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Kenyan Constitutional Referendum Stirs Debate

Kenya’s proposed constitutional referendum will be held as planned this coming Monday, following a ruling by a constitutional court yesterday. The court ruled that stopping the referendum would be tantamount to challenging the people’s right to write a constitution.

Waihenya Waiphaka is the opinion editor of the East African Standard. From Nairobi, he told English to Africa reporter James Butty that the court’s verdict means the referendum is legal. A group of Kenyan cabinet ministers, the so-called Orange group, led by Roads Minister Raila Odinga, had asked the court to reject the referendum. Mr. Waiphaka says the whole debate is no longer about the constitution. Instead, Mr. Waiphaka notes that those who are opposed to a referendum on the constitution are the same people who have been opposed to the Kibaki government all along; despite the fact they themselves are in government.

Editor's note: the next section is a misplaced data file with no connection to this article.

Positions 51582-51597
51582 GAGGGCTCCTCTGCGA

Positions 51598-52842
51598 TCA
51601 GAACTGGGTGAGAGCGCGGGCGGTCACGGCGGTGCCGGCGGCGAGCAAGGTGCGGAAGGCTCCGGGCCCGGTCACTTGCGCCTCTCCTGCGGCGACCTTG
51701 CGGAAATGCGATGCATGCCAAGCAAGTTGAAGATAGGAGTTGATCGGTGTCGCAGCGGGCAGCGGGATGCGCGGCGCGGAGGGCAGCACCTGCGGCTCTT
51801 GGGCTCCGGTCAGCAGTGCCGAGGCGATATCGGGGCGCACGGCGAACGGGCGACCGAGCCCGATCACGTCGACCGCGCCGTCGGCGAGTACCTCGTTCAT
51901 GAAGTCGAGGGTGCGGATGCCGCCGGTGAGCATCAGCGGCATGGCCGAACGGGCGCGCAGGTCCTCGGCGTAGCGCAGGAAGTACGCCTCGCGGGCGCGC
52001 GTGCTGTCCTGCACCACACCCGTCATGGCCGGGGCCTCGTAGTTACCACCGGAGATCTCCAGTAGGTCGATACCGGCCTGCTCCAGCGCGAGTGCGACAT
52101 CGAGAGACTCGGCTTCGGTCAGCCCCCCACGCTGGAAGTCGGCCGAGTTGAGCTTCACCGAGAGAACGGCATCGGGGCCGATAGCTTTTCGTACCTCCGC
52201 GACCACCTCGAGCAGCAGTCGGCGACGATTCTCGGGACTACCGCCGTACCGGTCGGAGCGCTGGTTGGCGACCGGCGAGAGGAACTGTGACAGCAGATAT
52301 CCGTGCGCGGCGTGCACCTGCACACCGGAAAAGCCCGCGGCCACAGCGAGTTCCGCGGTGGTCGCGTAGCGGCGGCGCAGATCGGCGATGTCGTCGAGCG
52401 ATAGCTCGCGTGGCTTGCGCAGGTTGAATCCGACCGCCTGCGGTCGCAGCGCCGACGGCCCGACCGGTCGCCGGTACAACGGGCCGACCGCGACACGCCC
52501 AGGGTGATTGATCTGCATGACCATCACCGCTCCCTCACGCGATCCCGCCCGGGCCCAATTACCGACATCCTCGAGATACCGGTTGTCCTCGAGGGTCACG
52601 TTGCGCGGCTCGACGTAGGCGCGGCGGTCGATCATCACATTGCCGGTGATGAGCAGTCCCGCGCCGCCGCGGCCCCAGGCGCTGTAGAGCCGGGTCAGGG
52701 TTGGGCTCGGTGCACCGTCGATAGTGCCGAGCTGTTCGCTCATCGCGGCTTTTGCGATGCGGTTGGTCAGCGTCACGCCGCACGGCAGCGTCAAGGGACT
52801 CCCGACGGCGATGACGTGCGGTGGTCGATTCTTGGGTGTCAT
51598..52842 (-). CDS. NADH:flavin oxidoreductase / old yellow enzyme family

Mr. Waiphaka says Monday’s referendum is going to be either for or against the government. He says President Kibaki’s government will be a bit weakened if the referendum does not pass Monday. But even then, Mr. Waiphaka says President Kibaki may not be a big loser because Kenyans can still fall back on their old constitution. On the other hand, he says if the Orange group fails to win the no vote, a major cabinet reshuffle can be expected, as about eight of the ministers who led the Orange group may be dismissed from the government.